Happiness in an Unexpected Place : "Along the Way"

By  | 

10 years ago, Jaclyn Lanae found what she was looking for.

At 26 years old, she'd been chasing goals and objects she thought would make her happy, but never did.

She was disillusioned, sad, and apathetic.

Until something changed her entire perspective on life, as we go "Along the Way" just west of Rapid City.

"Falling Rock" is a place to stop and take in the eye catching views.

Author Jaclyn Lanae says, "It's a beautiful hiking and rock climbing area that's just loved by the Black Hills and all over the world really."

And in all the world, one of the things Rapid City's Jaclyn Lanae loves: is motorcycles.

Jaclyn Lanae says, "There's something about the independence and the control and the freedom and the experience, the smell, the sounds, the interaction of all of the energy and you, you can just see and feel on a much higher level than you do in a car."

But it was an unintended stop, in this very place, 10 years ago, that led to a life changing shift in perspective of joy, peace, and happiness.

Jaclyn Lanae says, "I truly believe that my soul wanted this, that it was destined for me to be able to understand and have this perspective."

It was August 2006, Jaclyn was a passenger on a motorcycle in a terrible crash, on this very curve, where both she and the driver were injured but survived. She remembers nothing of the accident, but strongly believes *no one* is to blame...and describes it to the best of her understanding.

Lanae says, "Is that I would have hit the side of the truck just past that yellow marker down there."

"And when I hit the road, the trailer that he was hauling with the Bobcat on it ran over my legs and shredded most of the flesh off, but also kicked me back to the other side of the road here," she says.

Lanae says, "Severed an artery in one of my legs and so I was bleeding out on the side of the road."

She says, "I officially coded in the helicopter and again at the Rapid City Regional facility"

Jaclyn Lanae says, "Almost every bone in the left side of my body was broken, lacerated liver and spleen, both lungs had collapsed."

Jaclyn Lanae says, "My prognosis immediately when my parents first arrived at the hospital was that I had a 50 percent chance of surviving if they amputated both my legs."

She says her mother fought in favor of saving both her legs and her life: when neither was a sure thing. The trauma was so severe she was kept in an induced coma for two weeks.
There were flowers everywhere, bouquet after bouquet, until eventually her fighting spirit was waking up.

Jaclyn Lanae says, "My family was told she'll never walk again, even if she keeps her legs she'll never walk again, but 2 months into my stay at the hospital I gained the strength to be able to stand."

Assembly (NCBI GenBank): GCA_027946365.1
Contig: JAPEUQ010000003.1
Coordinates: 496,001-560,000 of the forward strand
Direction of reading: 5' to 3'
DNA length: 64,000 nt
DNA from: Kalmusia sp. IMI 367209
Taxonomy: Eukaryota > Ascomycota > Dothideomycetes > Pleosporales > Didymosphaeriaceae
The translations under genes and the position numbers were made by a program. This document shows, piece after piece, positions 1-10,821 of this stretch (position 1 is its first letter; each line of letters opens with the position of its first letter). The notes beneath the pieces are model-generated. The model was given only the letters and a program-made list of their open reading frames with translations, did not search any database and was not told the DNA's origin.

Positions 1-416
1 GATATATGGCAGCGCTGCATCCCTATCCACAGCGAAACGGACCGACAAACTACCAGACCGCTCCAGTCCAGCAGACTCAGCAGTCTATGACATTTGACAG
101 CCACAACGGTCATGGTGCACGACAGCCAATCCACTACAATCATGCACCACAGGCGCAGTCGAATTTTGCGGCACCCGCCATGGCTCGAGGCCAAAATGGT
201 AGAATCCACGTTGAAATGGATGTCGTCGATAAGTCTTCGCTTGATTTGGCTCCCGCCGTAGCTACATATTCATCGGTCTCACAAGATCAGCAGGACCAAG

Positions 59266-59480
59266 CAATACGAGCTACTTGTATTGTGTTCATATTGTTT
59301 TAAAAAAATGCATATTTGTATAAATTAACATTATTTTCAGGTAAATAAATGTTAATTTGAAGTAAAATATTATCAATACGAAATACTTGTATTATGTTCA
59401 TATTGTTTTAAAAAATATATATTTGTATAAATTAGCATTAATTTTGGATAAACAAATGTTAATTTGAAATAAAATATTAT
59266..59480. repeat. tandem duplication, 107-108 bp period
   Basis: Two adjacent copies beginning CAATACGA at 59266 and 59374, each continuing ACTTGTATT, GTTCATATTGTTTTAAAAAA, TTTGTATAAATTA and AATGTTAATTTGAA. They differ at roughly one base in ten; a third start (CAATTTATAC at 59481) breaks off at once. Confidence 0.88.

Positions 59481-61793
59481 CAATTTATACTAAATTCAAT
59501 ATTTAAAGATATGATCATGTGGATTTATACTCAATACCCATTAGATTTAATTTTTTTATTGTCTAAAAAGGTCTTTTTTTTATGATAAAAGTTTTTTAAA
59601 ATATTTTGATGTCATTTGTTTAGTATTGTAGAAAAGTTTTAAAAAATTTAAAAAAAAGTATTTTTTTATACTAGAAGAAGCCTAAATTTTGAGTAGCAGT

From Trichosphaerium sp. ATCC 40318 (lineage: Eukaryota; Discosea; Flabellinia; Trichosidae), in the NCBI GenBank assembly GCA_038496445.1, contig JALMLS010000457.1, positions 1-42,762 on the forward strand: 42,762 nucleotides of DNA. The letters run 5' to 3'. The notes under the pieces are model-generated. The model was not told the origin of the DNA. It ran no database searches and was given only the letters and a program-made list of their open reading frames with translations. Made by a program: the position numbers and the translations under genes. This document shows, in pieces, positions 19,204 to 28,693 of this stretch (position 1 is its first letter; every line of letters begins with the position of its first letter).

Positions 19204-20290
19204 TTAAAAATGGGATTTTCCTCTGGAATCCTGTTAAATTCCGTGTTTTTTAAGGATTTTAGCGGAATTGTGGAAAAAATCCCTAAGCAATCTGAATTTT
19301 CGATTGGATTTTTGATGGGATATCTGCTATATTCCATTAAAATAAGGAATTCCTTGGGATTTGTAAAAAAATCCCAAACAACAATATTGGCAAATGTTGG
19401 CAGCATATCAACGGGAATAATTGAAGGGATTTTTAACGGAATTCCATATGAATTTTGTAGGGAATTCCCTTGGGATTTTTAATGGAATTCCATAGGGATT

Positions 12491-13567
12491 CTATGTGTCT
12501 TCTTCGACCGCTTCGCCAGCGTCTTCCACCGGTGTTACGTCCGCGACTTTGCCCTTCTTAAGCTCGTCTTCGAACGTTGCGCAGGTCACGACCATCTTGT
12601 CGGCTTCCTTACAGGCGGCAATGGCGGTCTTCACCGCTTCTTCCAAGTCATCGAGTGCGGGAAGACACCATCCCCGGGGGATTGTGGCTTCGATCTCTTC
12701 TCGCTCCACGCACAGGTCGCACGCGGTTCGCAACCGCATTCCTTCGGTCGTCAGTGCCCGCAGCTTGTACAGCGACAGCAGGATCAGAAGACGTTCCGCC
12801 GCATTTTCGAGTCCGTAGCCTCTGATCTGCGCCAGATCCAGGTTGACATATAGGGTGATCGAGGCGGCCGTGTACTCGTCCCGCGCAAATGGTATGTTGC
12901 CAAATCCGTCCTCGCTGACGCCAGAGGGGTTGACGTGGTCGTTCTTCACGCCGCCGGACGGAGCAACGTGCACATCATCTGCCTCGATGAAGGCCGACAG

"I remember the first steps in the hospital itself being scary and I was glad to get back in my bed and not just because it hurt and that bothered me. I did not want to be that kind of person, " says Lanae.

Jaclyn says, "I just carried around this fear with me all of the time that my body would literally, I would fall and my body would literally break apart at all of the seams you know"

So she learned how to fight the fear.

"But you have to shut the fear up and you can do that you just have to say, shut up, I'm doing it anyway," says Jaclyn.

And while the fear did not vanish, neither did her will to overcome.

Jaclyn Lanae says, "When I first got out of the hospital everything was terrifying and by that I mean everything. Taking the first steps was horrifying, cracks in sidewalks, little pieces of gravel."

Step by step, she moved forward.

"I was using a wheelchair and a walker and I had this great sense of hope kind of, it was brief, but it was powerful and for a minute I was glad that I was alive and that was something that I hadn't felt since I'd been in the hospital and prior to that not in years," says Jaclyn.

And as her body healed, a life lesson was revealed, that changed everything.

Jaclyn says, "All of those criteria that had made me so sad and really just sort of apathetic about life in general didn't matter and I understood that the gift of life is just the living."

After nearly losing everything, she learned to savor the small things.

Jaclyn Lanae says, "The joy that we get from our lives is really in our heads, it's a frame of mind and when you have a sense of gratitude about the tiniest little gifts, the tiniest little things they become the most tremendous treasures, they become the most beautiful elements of just being alive."

About 7 months after the accident, she began to ride again.

"And the motorcycle was absolutely the most daunting of the,you know, marks of healing for me, but it was also non negotiable," she says.

A decade later, turns out this place known for eye catching views, this place where her life almost ended, is also the place where her journey to happiness began.

Jaclyn says, "Our lives are the gift."

"The way that we love, the way that we live, the way that we feel joy, that's the whole point. That's why we're here, that what we share with other people," says Lanae.

There's so much more to her story, it's almost like there should be a book, and indeed there is.
It's called "The Me I was".Jaci wrote it, and it's one of those reads that just could...change the way you look at life.

Her book is available both online and at Mitzi's Book's in Rapid City.

If you've met someone cool "Along the Way" please call or e-mail us to let us know.